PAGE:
# Mechanical Equilibrium: Rotational Motion

## Newton’s Laws

In this module, we’ll be continuing to investigate how our working physics framework describes into our current understanding of rotating systems. Let’s review Newton’s laws for rotating systems that we introduced last time:

1. If the net torque on an object is zero, the object will remain at constant angular velocity. This means things that are at rest, stay at rest, and things that are rotating continue to move at constant angular velocity.
2. The sum of all the torques on an object, $\sum \vec{\tau}$, is called the net torque $\vec{\tau}_{\text{net}}$, and is given by $\sum \vec{\tau}=\vec{\tau}_{\text{net}}\propto\vec{\alpha}$, where $\vec{\alpha}$ is the angular acceleration. We will talk about what the proportionality constant exactly is later. (Unlike forces, the proportionality constant is not simply just the mass of the object!)
3. For two objects $1$ and $2$ in contact, $\vec{\tau}_{1\rightarrow 2}=-\vec{\tau}_{2\rightarrow 1}$.

Today, we’ll be talking about systems in mechanical equilibrium and how this relates to these set of laws.

## Mechanical Equilibrium

We have talked about what it means for a system to be in mechanical equilibrium before, but our previous definition did not take into account all of our new framework describing the net torque and how it affects the rotations of a system. In order for a system to be in mechanical equilibrium, it still remains true that the system cannot have any linear acceleration, meaning that $\sum \vec{F}=0$ still. However, we also have to assert that the system cannot have any angular acceleration either! This means that things that are rotating shouldn’t suddenly start rotating, and things that are rotating should continue to rotate at a constant angular velocity. This means that we now also have another requirement for mechanical equilibrium: the net torque must also be zero. This now gives us two conditions for mechanical equilibrium that must both be simultaneously satisfied:

$$\sum \vec{F}=0, \quad \sum \vec{\tau}=0$$

Wait a second… if we think back to systems like the inclined plane or the hanging masses, we never talked about the net torque requirement before! Does that mean that our previous physics work was wrong? It turns out that we’re in the clear. The reason why is that in all of our previous physical setups, nothing was ever rotating! There was no axis of rotation or any circular motion, and so the net torque $\sum \vec{\tau}$ was always equal to zero, meaning that this second equilibrium requirement on the net torque was always implicitly satisfied.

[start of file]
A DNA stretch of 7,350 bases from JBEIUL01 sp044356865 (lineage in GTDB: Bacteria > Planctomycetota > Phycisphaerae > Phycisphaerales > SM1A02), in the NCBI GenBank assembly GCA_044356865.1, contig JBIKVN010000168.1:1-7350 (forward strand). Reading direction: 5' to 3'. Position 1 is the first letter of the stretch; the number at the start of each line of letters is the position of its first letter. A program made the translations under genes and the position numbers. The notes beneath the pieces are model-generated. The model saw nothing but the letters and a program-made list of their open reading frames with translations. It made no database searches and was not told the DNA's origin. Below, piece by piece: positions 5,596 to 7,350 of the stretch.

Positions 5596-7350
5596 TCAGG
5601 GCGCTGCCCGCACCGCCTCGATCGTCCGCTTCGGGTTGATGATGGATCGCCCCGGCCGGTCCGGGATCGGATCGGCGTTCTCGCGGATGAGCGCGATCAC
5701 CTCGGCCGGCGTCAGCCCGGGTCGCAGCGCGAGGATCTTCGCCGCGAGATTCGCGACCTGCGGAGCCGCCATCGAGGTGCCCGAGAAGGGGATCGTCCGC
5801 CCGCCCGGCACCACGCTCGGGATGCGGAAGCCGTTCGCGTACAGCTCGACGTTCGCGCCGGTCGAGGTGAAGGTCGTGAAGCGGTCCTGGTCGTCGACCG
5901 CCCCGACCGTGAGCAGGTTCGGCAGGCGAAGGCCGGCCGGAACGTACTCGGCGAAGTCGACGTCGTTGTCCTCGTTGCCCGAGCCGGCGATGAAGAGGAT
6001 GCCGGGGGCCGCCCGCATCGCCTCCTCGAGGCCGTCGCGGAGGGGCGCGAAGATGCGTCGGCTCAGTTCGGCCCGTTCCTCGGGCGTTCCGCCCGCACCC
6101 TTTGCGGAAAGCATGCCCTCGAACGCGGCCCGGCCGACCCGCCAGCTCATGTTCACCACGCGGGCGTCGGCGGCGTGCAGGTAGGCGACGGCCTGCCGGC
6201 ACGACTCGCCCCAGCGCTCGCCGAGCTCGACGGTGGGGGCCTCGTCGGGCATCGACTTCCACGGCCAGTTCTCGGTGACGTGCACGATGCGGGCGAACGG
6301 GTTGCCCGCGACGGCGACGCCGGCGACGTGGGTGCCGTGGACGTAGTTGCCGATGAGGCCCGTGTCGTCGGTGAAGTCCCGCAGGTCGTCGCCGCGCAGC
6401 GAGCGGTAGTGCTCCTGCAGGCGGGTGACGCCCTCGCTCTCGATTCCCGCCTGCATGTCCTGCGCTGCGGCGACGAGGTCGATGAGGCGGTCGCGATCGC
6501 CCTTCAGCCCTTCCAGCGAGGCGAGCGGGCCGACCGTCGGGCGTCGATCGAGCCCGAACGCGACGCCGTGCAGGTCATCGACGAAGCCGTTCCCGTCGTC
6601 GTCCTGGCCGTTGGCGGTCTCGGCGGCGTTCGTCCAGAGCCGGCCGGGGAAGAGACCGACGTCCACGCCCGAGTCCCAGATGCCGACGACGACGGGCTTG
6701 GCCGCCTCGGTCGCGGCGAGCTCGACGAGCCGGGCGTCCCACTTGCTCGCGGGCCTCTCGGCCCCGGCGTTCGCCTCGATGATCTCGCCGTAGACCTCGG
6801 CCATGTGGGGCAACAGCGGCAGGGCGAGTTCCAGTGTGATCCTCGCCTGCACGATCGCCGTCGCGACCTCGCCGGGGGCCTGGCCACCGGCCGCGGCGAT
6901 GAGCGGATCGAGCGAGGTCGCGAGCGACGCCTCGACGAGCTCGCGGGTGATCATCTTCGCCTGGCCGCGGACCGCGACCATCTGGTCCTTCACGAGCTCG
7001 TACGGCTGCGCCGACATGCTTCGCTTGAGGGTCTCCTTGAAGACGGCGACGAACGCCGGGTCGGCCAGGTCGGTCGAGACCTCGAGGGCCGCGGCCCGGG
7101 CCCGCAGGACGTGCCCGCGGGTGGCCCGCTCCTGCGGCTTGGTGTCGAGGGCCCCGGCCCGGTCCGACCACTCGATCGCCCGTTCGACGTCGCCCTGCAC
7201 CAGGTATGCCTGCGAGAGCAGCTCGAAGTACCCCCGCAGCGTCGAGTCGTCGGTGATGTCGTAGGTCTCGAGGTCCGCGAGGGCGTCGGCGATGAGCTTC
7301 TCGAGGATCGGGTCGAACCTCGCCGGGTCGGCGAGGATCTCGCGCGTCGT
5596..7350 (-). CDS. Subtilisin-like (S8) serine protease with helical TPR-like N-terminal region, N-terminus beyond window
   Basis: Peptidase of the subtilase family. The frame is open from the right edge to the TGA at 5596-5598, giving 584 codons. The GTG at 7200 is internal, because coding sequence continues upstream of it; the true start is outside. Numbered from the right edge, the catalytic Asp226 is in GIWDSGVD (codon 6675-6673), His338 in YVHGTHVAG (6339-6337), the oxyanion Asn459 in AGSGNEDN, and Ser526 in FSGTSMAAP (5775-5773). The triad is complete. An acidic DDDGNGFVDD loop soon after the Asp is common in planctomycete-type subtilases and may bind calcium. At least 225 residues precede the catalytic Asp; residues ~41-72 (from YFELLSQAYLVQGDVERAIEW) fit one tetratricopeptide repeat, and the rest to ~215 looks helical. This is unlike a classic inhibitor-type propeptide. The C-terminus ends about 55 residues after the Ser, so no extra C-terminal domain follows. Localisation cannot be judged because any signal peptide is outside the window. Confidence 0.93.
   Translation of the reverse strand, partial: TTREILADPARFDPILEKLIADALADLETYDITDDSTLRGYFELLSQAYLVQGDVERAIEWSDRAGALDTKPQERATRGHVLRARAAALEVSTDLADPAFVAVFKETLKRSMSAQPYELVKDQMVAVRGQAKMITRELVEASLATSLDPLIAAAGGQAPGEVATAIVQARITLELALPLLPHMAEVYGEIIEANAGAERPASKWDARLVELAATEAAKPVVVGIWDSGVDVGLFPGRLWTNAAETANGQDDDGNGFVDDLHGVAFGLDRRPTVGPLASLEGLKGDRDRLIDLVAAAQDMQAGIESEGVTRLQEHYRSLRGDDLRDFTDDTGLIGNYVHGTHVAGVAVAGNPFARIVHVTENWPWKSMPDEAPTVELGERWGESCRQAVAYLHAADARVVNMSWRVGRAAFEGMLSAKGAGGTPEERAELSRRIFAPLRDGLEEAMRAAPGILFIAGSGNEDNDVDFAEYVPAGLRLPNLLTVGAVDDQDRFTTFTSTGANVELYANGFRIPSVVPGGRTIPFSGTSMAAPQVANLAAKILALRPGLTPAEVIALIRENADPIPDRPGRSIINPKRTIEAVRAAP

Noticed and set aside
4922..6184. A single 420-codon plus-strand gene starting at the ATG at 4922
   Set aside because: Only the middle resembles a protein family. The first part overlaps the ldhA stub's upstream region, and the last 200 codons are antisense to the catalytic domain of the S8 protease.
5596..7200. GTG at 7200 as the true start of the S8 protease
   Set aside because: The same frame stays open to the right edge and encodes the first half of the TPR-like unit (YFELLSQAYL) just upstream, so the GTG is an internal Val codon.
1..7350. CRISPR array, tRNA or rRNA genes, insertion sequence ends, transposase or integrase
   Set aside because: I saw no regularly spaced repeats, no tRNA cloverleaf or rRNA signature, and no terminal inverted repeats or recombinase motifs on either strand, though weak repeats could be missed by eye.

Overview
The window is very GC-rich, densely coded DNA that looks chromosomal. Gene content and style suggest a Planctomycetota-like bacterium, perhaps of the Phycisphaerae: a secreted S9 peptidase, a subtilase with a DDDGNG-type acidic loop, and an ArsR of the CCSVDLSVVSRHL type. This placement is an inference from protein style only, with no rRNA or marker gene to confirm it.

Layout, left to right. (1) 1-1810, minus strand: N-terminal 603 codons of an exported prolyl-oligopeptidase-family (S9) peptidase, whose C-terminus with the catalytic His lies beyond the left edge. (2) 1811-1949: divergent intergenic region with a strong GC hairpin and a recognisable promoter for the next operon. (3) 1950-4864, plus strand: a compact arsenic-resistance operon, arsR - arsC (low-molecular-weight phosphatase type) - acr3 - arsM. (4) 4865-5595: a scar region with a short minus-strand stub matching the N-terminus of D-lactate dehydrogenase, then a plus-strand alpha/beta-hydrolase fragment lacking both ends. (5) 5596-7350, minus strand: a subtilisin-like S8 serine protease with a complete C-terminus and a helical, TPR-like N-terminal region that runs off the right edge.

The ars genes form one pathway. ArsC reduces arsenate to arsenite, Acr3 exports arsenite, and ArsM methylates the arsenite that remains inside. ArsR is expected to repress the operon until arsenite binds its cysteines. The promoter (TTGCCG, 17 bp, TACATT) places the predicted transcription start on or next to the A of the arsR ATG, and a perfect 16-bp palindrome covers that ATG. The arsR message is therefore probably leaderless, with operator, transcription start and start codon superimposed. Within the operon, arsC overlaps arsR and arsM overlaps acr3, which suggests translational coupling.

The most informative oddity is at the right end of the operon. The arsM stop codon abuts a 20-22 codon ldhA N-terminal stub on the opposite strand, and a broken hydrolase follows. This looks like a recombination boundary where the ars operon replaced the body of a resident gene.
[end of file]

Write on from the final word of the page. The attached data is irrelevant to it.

Of course, this is not generally the case. If system components have the potential to rotate, then we need to consider the requirement on the net torque a bit more carefully. We’ll talk about some the common problems involving mechanical equilibrium in the context of rotating systems here.

## See-Saws

See-saws are common structures that can be found in a lot of playgrounds, and essentially rely on the imbalance of torque applied on either side of the pivot on the see-saw. A standard see-saw problem might look something like this:

In this setup, we assume arbitrarily that $m_2\geq m_1$, and we want to know where to place $m_2$ on the see-saw such that the see-saw doesn’t rotate or “teeter-totter” to one side or the other. In order words, we need to make sure that the net torque on the see-saw is zero.

What are the sources of torque in this setup? There is the force of gravity acting on $m_1$ and $m_2$ that is also weighing down on the see-saw, in addition to the force of gravity acting on the see-saw itself, and also the normal force $\vec{N}$ from the pivot supporting the see-saw from the center.